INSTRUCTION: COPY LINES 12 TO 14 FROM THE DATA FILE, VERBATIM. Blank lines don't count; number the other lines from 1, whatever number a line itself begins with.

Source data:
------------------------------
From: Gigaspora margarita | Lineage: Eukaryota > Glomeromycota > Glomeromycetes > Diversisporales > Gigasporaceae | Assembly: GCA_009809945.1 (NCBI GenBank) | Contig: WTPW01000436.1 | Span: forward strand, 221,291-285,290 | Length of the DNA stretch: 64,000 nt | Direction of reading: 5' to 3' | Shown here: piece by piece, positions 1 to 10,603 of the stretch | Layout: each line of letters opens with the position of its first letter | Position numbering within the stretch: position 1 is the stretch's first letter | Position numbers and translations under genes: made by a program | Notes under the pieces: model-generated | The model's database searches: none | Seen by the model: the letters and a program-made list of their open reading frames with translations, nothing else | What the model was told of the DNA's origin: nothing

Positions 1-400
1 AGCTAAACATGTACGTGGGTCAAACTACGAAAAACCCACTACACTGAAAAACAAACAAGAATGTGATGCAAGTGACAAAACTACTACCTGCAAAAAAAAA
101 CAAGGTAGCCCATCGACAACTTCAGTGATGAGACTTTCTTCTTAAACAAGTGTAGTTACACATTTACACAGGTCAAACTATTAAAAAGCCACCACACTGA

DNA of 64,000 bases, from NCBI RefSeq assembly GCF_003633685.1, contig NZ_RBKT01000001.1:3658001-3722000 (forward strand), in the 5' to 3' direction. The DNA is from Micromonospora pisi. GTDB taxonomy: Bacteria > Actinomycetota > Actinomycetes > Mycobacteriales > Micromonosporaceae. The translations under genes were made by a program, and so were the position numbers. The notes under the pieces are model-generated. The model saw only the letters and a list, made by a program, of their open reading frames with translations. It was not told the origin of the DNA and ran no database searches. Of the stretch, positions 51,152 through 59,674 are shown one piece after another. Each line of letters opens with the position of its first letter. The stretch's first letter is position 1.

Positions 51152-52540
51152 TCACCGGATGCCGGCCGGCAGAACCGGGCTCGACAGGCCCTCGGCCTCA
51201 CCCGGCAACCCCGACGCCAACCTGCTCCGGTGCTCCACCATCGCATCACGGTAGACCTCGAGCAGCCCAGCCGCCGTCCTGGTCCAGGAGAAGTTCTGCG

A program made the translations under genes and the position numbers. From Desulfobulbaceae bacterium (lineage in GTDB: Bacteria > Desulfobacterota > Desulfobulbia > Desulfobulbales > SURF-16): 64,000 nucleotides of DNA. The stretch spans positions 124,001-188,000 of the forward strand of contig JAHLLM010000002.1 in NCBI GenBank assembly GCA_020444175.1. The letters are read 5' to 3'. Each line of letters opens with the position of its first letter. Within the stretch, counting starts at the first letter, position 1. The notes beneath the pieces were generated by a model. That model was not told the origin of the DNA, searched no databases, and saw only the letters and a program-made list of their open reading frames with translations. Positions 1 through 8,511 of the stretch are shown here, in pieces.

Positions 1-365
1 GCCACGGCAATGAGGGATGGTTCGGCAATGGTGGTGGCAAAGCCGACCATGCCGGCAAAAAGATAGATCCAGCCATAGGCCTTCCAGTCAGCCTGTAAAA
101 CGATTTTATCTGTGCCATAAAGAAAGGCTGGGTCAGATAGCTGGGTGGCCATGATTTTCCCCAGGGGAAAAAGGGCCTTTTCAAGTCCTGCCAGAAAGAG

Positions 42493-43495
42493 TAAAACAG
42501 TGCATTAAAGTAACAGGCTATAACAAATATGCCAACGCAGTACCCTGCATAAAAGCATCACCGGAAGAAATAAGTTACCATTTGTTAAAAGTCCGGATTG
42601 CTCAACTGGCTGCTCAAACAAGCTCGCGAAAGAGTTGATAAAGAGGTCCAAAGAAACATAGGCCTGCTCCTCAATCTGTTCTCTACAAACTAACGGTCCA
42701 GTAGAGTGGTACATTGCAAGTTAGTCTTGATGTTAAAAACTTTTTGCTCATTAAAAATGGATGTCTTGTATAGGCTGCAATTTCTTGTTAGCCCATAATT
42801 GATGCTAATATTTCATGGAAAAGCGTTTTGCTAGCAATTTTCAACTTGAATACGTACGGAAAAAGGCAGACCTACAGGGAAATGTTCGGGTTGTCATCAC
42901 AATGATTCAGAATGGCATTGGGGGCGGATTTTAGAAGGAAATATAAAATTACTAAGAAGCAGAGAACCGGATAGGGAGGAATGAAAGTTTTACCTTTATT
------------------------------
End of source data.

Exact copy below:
101 CGATTTTATCTGTGCCATAAAGAAAGGCTGGGTCAGATAGCTGGGTGGCCATGATTTTCCCCAGGGGAAAAAGGGCCTTTTCAAGTCCTGCCAGAAAGAG

Positions 42493-43495
42493 TAAAACAG